Jump to content

Where can I find a miniature of a grand officer of the Star of Ethiopia?


Recommended Posts

Hello!

 

I recently purchased a miniature chain to a highly decorated Swedish chamberlain who received the grand officer of the Star of Ethiopia in 1924. 

Unfortunately this miniature is missing from the chain and I would like to complete it. 

 

I have tried google but I haven't found any miniatures that fits. So if anyone can help me in any way it would be greatly appreciated. 

 

BR
Johan

Link to post
Share on other sites

Johan,

 

Occasionally OSE miniatures appear on E-Bay France.

 

From the date you mention the Chamberlain would have received the order during Ras Tafari's visit to Sweden. As the Regent to Empress Zawditu he visited Europe in 1924. During this tour there were various exchanges of orders - Belgium, France, Germany, Greece, Italy, Luxembourg and United Kingdom. He visited Sweden, 7-13 June – an exchange of awards was made with King Gustav V, 1858-1959, – I have no details but it is known that Ras Tefari received the Order of the Seraphim.  I believe the King would have received the Order of the Seal of Solomon but have to date no firm evidence.

 

I attach a picture of the GO OSE awarded to the Joseph Bech the Prime Minister of Luxembourg in May 1924 - on display at the Luxembourg City Museum. The GO OSE is almost certainly by Bertrand of Paris and I would suggest the Swedish Chamberlain would have received the same model. I believe the King would have received the Order of the seal of Solomon but have to date no firm evidence.

 

Regards,

 

Owain

Ethiopia OSE Bech Luxembourg 1924.jpg

Link to post
Share on other sites

Thank you Owain for the tip!

I shall keep an eye out on ebay.fr if one turns up now that I know what to look for. 

 

Haile Selassie received the order of the Seraphim on June 10 1924. 

 

Below is a photo of the Order of Salomon that King Gustaf V received. It is currently in the royal collection (Livrustkammaren).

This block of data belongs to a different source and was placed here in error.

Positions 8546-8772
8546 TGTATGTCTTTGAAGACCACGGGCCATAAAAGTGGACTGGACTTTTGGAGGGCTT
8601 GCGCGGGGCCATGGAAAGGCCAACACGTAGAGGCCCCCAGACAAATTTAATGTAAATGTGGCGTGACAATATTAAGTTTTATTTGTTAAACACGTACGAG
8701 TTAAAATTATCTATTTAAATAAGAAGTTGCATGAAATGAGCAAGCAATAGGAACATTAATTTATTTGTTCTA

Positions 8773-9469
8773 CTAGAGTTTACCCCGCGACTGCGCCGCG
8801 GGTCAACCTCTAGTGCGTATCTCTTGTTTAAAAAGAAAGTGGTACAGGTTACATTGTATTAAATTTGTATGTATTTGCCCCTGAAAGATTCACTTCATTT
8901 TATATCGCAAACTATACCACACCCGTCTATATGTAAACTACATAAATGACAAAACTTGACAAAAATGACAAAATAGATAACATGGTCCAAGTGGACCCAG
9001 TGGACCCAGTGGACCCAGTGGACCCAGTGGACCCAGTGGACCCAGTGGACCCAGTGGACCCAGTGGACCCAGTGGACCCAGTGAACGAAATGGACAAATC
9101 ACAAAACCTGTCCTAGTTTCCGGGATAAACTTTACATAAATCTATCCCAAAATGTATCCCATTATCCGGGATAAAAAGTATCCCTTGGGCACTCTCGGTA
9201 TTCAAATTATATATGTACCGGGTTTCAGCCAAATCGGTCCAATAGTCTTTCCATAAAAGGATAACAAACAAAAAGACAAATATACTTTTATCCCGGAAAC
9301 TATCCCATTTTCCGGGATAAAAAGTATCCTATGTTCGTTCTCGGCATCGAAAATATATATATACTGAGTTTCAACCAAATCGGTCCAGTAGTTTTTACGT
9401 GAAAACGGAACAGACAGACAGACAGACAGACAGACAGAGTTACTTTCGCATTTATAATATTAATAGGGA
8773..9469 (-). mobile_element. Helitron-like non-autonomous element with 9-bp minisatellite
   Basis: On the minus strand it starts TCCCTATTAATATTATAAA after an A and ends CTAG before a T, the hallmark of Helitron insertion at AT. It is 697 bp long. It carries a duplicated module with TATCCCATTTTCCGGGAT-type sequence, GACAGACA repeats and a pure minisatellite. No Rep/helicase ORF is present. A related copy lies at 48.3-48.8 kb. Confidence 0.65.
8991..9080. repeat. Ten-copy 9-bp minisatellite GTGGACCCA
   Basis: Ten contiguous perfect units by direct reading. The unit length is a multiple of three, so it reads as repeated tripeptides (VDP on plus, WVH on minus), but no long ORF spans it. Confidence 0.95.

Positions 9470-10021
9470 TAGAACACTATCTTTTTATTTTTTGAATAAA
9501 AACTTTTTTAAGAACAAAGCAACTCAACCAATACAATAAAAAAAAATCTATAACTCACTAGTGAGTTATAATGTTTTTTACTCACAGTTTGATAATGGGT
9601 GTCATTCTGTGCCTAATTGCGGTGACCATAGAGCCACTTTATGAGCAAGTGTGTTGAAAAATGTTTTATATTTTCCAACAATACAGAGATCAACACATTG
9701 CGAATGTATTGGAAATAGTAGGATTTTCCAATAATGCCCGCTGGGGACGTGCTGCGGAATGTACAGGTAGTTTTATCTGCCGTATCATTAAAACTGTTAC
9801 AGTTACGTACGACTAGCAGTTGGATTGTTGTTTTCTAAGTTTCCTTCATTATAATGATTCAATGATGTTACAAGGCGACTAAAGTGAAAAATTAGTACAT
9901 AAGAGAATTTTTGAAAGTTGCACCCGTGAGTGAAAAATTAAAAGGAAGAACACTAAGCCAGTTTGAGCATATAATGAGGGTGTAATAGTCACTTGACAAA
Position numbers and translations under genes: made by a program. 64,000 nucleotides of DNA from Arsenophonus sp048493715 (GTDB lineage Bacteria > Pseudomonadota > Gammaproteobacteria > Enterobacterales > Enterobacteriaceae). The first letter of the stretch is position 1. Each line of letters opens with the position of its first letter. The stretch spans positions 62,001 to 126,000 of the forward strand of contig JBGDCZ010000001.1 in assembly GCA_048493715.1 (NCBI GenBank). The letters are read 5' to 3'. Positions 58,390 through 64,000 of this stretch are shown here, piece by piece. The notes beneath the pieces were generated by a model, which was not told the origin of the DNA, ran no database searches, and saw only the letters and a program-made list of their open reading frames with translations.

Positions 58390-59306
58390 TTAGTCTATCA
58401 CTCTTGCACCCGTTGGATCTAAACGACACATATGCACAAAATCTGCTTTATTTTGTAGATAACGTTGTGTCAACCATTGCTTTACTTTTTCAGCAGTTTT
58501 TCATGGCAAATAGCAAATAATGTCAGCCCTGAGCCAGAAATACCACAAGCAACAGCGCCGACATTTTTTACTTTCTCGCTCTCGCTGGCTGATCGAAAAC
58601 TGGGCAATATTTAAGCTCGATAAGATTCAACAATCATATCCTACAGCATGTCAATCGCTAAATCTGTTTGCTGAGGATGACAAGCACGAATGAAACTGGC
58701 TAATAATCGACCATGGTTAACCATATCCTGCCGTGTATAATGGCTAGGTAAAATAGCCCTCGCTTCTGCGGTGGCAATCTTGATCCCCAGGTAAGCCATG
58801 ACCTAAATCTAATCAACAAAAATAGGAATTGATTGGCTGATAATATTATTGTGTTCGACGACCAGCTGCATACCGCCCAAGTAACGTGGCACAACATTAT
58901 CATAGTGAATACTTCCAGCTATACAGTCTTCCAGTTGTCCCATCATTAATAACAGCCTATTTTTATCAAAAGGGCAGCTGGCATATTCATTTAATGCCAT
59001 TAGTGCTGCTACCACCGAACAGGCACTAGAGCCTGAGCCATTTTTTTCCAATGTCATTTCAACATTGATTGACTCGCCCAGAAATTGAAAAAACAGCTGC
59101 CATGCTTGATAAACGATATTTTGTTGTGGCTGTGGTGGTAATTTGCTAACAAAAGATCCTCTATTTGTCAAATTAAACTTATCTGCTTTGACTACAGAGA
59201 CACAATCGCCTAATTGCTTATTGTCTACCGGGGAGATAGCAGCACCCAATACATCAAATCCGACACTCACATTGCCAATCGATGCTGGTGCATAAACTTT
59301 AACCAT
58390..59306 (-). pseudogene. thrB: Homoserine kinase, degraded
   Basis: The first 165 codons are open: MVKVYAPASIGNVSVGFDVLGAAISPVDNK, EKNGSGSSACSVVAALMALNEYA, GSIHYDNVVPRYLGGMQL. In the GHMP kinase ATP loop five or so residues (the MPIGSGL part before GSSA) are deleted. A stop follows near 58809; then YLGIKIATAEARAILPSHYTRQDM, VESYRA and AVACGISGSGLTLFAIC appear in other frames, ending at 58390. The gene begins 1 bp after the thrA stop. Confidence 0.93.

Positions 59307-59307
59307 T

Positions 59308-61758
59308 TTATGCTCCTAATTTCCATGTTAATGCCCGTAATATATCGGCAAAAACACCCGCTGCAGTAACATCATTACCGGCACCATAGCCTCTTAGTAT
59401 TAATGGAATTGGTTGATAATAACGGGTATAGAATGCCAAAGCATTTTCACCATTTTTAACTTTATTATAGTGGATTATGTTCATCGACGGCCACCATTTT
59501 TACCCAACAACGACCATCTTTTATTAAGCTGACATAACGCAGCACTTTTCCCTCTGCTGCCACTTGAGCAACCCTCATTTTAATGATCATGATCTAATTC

Salomos orden.jpg

Link to post
Share on other sites

Johann,

 

Thanks for the image  - interesting to note the badge is different from the one given to King Badouin which is a more skeletal design.  Is there an image of the breast star?

I have tried the Livrustkammaren website but can find no images of the King's awards.

 

Thanks,

 

Owain

Link to post
Share on other sites
Posted (edited)
Link to post
Share on other sites

Johan,

 

Your query concerning the miniature has resulted in a revealing great images  - for which I am most grateful. I am working on a history of the Order of the Seal of Solomon and these images are most welcome.

 

My sincere thanks to you.

 

Kind regards,

 

Owain

Link to post
Share on other sites
  • 3 weeks later...

Good morning,

 

This group, from Ambassador Mesfin Abebe is in my collection and consists of the following:

 

·         Ethiopia – Order of the Star of Ethiopia – Commander (3rd Class)

·         Ethiopia – Order of Menelik II – Officer (4th Class)

·         Ethiopia – Emperor Haile Selassie I Silver Jubilee Medal, 1955

·         United Kingdom – The Royal Victorian Order- Knight Commander (2nd Class)

·         Japan - Order of the Rising Sun – Grand Officer (2nd Class)

·         Federal Republic of Germany – Order of Merit - Grand Officer (2nd Class)